If you have​ any questions, please contact Brandy Morrison at bmorrison@mmfa.org.

Related Program

This Is What I Know About Art Discussion [via Zoom]
Wednesday, August 12; Noon

More details to come.

Art and Upheaval

Book

Art and Upheaval: Artists on the World’s Frontlines

Author

William Cleveland

Why You Should Read

“This beautifully written book reads like a collection of stories from voices across the world, woven together to exemplify the power of art as a tool for activism. It helps us understand that activist art isn’t just a thing in countries often thought of as being in peril, and art for change isn’t limited to visual arts. Art and Upheaval sheds light on stories from Australia, South Africa, the United States, Serbia, and more, and lifts up voices of artists who create with purpose through visual, performance, and language arts. Art is a universal language; even when words can’t be understood, creative expressions speak loud and clear.” – Laura Bocquin, MMFA Assistant Curator of Education

Where to Purchase

Physical: Amazon, Bookshop | Digital: Kindle

Related Content

Artists+Actvisim: Let’s Talk

Exhibiting Blackness

Book

Exhibiting Blackness: African Americans and the American Art Museum

Author

Bridget R. Cooks

Why She Wrote It

“Visiting and working in mainstream museums, I found the regular omission of art on view that had been created by African American artists. When there was an art exhibition of their work, I noticed a few other things: First, African American artists were featured in museums within group exhibitions about Black identity. They were not regularly shown in thematic-based exhibitions organized around a style of art or specific topic. And rarely was their work shown alongside artists who were not Black; Second, the object labels for art by African American artists stated that the artists were Black, however, labels for art by White artists did not identify them as White. Third, when an exhibition of works by African American artists was on view, the majority of White museum visitors who commented to me about the exhibition stated that they had never seen art by an African American artist before. They believed that the exhibition was the first of its kind, and they wanted to know more.

What most people did not know was that there have been African American artists for hundreds of years. There has also been a history of White supremacy in museums since their origins in the nineteenth century. I wanted to create a well-researched text and critical analysis that would make the history of African Americans and art museums accessible. My hope was for American art museums and art critics to do better work in the future.” – Bridget R. Cooks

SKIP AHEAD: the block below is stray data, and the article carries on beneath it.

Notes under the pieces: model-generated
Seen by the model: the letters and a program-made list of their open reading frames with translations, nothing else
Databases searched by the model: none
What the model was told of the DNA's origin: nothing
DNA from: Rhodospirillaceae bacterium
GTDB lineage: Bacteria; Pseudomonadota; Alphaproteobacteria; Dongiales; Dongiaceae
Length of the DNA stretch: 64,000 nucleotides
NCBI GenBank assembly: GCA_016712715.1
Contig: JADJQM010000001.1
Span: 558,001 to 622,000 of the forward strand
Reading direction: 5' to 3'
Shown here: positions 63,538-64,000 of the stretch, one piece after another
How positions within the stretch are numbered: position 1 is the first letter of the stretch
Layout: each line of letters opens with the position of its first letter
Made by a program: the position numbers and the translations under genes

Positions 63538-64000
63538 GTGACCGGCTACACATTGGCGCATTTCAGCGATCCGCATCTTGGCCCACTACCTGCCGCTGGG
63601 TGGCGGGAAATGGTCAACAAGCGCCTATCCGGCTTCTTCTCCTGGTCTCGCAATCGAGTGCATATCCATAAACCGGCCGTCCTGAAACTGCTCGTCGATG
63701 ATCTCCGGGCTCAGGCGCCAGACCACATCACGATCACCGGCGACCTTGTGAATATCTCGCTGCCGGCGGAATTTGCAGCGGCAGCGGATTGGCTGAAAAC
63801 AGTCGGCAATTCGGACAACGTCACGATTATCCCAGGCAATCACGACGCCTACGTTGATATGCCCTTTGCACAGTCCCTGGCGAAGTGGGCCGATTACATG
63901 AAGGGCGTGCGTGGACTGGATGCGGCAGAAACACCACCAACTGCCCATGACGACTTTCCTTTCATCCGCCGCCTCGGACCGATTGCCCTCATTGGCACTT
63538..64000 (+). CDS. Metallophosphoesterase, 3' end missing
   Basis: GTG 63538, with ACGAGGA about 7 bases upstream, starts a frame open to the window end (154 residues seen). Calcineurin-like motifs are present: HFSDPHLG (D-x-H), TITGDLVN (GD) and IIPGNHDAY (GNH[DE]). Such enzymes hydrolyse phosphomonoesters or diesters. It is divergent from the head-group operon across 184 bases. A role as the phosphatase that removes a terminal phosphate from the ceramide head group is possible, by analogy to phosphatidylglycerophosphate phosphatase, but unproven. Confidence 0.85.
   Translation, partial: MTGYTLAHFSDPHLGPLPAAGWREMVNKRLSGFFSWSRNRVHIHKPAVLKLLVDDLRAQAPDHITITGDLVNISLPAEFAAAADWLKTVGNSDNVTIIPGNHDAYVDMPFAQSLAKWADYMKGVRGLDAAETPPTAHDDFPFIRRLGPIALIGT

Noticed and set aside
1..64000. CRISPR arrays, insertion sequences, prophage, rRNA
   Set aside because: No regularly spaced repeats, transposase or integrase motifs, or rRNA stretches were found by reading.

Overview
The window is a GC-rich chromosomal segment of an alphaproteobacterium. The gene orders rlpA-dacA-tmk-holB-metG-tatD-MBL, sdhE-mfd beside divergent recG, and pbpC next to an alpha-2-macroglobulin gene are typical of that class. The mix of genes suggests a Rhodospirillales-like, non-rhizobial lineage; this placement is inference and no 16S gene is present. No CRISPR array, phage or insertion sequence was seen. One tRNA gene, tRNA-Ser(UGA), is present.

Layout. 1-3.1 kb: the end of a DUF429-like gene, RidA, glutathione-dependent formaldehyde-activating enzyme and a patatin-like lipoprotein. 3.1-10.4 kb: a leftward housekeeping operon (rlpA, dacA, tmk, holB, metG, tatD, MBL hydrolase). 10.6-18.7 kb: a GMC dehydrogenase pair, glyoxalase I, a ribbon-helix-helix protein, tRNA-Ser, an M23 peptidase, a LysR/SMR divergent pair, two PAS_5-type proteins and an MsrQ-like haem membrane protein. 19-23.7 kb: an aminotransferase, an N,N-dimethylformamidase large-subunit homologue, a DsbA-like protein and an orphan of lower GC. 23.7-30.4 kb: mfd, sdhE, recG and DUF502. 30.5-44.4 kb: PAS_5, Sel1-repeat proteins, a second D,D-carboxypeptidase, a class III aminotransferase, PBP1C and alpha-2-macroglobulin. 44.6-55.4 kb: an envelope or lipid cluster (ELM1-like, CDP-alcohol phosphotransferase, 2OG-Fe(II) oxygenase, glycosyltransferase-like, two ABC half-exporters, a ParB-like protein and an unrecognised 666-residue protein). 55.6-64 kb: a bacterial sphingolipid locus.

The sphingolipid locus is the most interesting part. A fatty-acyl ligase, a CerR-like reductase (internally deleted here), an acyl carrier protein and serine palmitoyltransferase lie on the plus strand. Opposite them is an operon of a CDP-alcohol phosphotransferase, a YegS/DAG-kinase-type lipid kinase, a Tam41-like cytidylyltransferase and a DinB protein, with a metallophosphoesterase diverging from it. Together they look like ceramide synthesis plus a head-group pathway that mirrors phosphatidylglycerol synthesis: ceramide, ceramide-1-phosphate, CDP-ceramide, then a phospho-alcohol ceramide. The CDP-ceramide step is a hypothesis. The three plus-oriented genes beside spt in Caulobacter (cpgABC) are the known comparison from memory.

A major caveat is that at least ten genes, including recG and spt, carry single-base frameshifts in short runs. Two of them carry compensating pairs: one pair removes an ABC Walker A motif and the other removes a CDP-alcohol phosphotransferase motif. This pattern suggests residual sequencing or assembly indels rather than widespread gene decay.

Where to Purchase

Physical: Amazon, Bookshop

Related Content

Interview with Bridget Cooks, UC Irvine

This Is What I Know About Art

Book

This Is What I Know About Art

Author

Kimberly Drew

Why You Should Read

“This book delves into the hidden (or not so hidden) obstacles that minorities face when trying to enter the art realm. In this book, Drew exposes the realities of Black professionals entering the art world–the wage disparities, the lack of opportunities, the absence of Black artists in a variety of appropriate spaces, the burden of dealing with white guilt. She also discusses why and how Black people do not engage with art and museums in the same way. Through this work, the reader becomes enlightened and empowered, something that is greatly needed in today’s world.” – Cassandra Cavness, MMFA Development Assistant

Where to Purchase

Physical: Amazon, Bookshop | Digital: Apple Books, Kindle | Audiobook: Apple Books, Audible

Related Content

Kimberly Drew’s Instagram

Related Program

Book Discussion [via Zoom]
Wednesday, August 12; Noon

More details to come.

White Fragility

Book

White Fragility: Why is it so Hard for White People to Talk About Racism?

Author

Robin DiAngelo

Why You Should Read

“It’s an excellent read. She gives thorough and diverse examples of racism in society. The book addresses many issues including white supremacy and how all people can work together to engage more constructively. I read it in two days!

As for how it applies to the art world? I think it will give everyone a different perspective on why black artists and their artwork are crucial and should be represented in museums and galleries.” – Cynthia Milledge, MMFA Director of Marketing and Public Relations

Where to Purchase

Physical: Amazon, Bookshop | Digital: Apple Books, Kindle | Audiobook: Apple Books, Audible

Related Content

‘Interrupt The Systems’: Robin DiAngelo On ‘White Fragility’ And Anti-Racism

Public Art: Protest + Justice

Please join us in exploring art related to protest and racial justice located downtown and in West Montgomery. This post features works grounded in key historical moments—such as the one we are living in—including public art and works on display in partner organizations.

Lynching in the United States, 1877–1950

National Memorial for Peace and Justice*

417 Caroline St.

Image courtesy National Memorial for Peace and Justice

With additional works of art related to slavery, the bus boycott, and the justice system

*Learn about visiting

Bus Boycott, 1955

Court Square

Clydetta Fulmer’s statue of Rosa Parks boarding the bus

Rosa Parks Library and Museum*

252 Montgomery St.

Image courtesy Rosa Parks Museum

Artis Lane’s bust of Rosa Parks

Image courtesy Rosa Parks Museum

Erik Blome’s statue of Rosa on the bus

*Learn about visiting

Freedom Rides, 1961

Freedom Rides Museum

210 S. Court St.

Image courtesy the Alabama Historical Commission

Nora Ezell, Freedom Riders May, 1961

*Learn about visiting

Related to Selma to Montgomery March, 1965

St. Jude